Sample p5-10 in progressClick image for larger view
p5-sketchpage 043; 20160205Click image for larger view
The idea of this woven vessel began in my sketchbook, page 43 5-Feb-2016, posted 8-Feb-2016
. It was influenced by my research of Anne Dyke’s work, 7-Feb-2016
Sample p5-5 in progressClick image for larger view
I’m actually booked on a one-day workshop on coiling with Lissa de Sailles (class link
), but that’s over a month away. I decided instead to weave the vessel – a technique I have already used in my collection in p5-5 (31-Jan-2016
Sample p2-74 Rear woven with insect mesh stripClick image for larger view
The main structure is the plastic horsehair. The base and lower section is yarn made from fibreglass insect mesh, seen many times during this course including in wrapping sample p2-74 (28-Jul-2015
). The upper part is woven with strips of orange crystal organza, very loosely twisted as I hoped to get some movement and a light, lacey effect by using a heat gun on the woven form. For the same reason the organza weaving was left open, not packed down tightly.
Sample p5-10Click image for larger view
The heat treatment gave a lot of distortion in the organza, as hoped for. It is not lacey, but there is a light solidity. An unexpected element was the response of the plastic horsehair to heat. It curled and frizzed and dropped to create some very exciting lines.
Sample p5-10 detailClick image for larger view
I find the resulting vessel a delight. It has become an avocado shape and both expands and is more contained than some of the earlier samples. I particularly like the flecks of orange threads on the black base, a by-product of tearing the organza strips.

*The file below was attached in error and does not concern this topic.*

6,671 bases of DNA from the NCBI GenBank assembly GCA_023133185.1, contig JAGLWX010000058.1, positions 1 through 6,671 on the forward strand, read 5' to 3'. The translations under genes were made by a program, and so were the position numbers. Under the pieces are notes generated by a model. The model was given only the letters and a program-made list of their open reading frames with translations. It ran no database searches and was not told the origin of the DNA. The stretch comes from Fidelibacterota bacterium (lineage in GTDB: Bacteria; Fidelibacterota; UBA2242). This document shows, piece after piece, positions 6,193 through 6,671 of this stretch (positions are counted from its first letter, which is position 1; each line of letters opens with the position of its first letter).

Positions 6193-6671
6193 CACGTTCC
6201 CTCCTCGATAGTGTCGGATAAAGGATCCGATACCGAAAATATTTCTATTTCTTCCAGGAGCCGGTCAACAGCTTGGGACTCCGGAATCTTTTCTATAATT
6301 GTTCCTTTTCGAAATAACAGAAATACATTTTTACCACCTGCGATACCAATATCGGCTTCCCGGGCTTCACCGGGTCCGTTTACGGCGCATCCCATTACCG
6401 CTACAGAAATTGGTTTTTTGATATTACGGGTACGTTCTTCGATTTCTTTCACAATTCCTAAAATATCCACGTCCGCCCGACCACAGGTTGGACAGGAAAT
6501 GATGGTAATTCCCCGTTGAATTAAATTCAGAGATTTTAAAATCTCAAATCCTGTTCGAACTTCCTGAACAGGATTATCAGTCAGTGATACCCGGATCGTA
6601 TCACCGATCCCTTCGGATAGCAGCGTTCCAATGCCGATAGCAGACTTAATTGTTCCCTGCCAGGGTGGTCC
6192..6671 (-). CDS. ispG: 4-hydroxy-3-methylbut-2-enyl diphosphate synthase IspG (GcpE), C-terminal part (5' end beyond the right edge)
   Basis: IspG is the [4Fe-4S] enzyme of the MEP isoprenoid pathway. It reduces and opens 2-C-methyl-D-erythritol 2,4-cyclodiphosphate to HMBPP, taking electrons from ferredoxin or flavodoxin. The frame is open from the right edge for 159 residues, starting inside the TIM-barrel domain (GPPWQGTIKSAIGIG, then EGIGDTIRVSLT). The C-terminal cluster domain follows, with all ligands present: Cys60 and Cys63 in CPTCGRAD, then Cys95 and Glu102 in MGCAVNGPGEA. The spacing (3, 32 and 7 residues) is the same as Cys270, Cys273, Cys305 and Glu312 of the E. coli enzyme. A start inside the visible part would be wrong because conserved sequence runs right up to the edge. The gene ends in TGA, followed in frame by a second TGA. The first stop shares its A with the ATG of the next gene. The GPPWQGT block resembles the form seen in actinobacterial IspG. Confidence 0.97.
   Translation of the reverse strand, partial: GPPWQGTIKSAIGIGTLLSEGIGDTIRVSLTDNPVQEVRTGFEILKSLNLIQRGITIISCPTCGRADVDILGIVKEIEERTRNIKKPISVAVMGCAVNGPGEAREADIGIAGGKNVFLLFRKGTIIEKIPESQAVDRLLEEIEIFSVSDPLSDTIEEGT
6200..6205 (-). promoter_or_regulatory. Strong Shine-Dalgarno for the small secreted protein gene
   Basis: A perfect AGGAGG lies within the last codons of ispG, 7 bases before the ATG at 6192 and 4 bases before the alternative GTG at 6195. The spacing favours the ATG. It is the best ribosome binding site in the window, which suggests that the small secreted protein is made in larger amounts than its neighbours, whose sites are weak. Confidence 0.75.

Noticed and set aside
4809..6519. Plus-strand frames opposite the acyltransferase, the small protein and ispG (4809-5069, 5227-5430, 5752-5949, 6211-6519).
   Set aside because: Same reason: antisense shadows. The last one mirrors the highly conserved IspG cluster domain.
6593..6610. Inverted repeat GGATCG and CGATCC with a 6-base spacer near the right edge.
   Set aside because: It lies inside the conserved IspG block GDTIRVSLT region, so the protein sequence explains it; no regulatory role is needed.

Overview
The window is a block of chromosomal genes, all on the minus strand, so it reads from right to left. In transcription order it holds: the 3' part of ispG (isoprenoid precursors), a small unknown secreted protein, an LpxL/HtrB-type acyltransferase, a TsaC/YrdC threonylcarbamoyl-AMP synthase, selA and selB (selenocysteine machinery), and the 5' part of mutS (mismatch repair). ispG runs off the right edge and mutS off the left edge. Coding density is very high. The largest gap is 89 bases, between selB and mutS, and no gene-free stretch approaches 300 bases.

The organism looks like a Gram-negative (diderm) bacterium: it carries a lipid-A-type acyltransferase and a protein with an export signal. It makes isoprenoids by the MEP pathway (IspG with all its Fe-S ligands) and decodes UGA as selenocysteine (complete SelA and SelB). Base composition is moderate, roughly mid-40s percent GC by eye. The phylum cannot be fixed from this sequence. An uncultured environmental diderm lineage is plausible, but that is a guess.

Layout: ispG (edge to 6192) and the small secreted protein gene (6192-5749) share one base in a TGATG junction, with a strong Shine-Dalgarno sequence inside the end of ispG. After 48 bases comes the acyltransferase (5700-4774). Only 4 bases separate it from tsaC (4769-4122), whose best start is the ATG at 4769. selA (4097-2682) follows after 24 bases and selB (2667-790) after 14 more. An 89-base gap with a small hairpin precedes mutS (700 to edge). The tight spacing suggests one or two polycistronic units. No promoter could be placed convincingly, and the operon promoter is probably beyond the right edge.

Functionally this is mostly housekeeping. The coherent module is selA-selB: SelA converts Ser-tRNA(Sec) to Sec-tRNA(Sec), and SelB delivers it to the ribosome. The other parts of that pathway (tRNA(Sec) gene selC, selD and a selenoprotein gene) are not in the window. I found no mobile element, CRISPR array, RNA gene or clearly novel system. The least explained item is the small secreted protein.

I originally intended to drizzle resin on the final form, but haven’t followed through with that (yet??). The vessel is already very interesting and structurally quite stable. I like the contrast of the relatively matt and deeply textured surface as a contrast to other pieces, especially p5-4 (31-Jan-2016 and 5-Feb-2016). The photo below shows the two together, with all their contrasts of shape, texture and line. I think this is a very good example of the interaction I was hoping to get in my collection of vessels.
Samples p5-4 and p5-10
Sample p2-18Click image for larger view
Looking at this reminded me of one of my most successful samples of the course, p2-18 (19-Jun-2015
). I think my collection could be enhanced by revisiting earlier work.
T1-MMT-P5-s3 Vessel samples continued
Textiles 1 – Mixed Media for Textiles
Part 5: A final piece
Stage 3: Sample-making
Vessel samples continued